Abstracts may cover all aspects of Venus science related to EnVision mission’s science goals. We are not inviting proposals for new payloads, but instead invite proposals for science investigations to be carried out, or targets to be observed, with the existing payload.
Abstract submission deadline is extended to Friday 20 December 12:00 noon CET (UT+1).
- 8 Nov 2019 – First announcement released
- 15 Nov 2019 – Abstract submission opens
- 20 Dec 2019 12:00 noon CET – Abstract submission deadline
- 30 Dec 2019 – Notification of abstract acceptance & draft programme schedule
- 10 Jan 2020 – Final program schedule released
- 11 Feb 2020 19:00-21:00 Welcome reception, Paris Observatory
- 12-14 Feb 2020 – EnVision International Conference
Six sessions will extend over the three days, with session scheduling allowing for oral remote presentations as well as on-line viewing at a selection of world time zones incl. PST UTC-8, EST UTC-5, JST UTC+9.
- EnVision mission overview
- Venus: surface
- Venus: interior structure
- Venus: activity detection
- Venus: atmosphere
- Venus: evolution
There is no registration fee to the conference. An on-line registration tool will be set up on this site in the month of January 2020 with a deadline on January 30, 2020.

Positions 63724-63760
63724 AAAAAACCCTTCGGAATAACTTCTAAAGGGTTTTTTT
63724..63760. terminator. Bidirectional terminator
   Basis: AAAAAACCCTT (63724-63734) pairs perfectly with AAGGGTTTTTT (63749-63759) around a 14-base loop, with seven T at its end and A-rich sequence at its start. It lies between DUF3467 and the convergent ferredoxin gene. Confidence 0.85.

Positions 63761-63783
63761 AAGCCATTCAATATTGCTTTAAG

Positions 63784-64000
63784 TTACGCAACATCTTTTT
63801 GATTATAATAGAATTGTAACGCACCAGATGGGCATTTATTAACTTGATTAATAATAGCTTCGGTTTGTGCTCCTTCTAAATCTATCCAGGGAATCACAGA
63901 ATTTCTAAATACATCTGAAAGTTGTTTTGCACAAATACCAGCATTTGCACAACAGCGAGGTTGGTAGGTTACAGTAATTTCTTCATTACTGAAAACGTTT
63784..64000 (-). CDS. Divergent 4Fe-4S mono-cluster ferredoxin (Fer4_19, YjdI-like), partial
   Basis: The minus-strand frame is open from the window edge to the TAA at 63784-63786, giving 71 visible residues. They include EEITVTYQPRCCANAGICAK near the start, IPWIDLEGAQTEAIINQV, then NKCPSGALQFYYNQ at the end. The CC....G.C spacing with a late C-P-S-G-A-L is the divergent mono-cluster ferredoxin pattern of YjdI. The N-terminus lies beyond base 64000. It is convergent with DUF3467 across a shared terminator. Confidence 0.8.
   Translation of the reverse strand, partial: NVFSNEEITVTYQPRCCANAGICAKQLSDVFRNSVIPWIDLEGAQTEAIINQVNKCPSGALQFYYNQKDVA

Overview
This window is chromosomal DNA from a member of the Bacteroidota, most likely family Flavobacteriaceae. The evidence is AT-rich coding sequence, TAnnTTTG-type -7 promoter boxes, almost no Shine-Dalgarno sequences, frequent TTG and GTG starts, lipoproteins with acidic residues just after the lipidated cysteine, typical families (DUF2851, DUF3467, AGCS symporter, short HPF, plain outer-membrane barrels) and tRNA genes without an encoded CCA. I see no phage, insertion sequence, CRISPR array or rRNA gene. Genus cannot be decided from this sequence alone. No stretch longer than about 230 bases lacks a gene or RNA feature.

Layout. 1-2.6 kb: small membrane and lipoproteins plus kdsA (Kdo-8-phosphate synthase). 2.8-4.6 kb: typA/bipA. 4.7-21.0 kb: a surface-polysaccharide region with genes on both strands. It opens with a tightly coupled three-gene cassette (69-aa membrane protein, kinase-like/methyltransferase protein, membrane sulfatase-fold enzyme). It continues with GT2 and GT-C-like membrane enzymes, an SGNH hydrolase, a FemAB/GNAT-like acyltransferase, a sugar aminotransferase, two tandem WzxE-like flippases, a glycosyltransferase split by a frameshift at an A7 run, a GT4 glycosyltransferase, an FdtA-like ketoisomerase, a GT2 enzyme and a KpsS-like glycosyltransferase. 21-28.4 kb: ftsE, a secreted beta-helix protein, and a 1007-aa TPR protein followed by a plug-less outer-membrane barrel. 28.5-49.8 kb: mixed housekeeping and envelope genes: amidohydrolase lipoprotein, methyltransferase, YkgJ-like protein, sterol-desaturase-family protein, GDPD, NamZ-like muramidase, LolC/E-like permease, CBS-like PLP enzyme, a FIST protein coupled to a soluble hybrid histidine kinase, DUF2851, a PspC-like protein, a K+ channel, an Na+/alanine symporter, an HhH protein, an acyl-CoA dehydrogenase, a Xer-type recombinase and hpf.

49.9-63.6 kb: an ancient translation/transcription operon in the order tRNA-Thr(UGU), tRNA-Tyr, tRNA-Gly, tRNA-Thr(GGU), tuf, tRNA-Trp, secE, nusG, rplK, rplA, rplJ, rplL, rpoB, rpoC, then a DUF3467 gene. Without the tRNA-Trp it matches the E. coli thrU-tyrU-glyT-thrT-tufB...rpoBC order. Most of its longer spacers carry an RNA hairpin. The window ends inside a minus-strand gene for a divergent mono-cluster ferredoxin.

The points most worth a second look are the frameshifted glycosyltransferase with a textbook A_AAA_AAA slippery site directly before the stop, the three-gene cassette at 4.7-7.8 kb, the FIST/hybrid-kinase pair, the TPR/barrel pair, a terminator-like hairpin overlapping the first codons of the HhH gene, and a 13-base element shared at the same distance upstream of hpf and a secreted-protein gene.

The conference will take place in central Paris, France at CNES headquarters, salle de l’Espace. Centre national d’études spatiales (CNES) is the French government space agency. CNES operates ESA’s launch site in French Guiana & is a major contributor to the M5/EnVision payload study. CNES headquarters building is facing the RER city train hub Châtelet–Les Halles.Note: all RER line B trains to/from CDG Airport stop at Châtelet-Les Halles station. To reach the conference building, follow exit escalators to exit 2 – Porte Berger.
Link to google map here
Scientific Organising Committee
- Thomas Widemann, LESIA, Observatoire de Paris, France (Chair)
- Veronique Ansan, LPG, University de Nantes, France
- Francesca Bovolo, CICT, Fondazione Bruno Kessler, Italy
- Doris Breuer, DLR Institute of Planetary Research, Berlin, Germany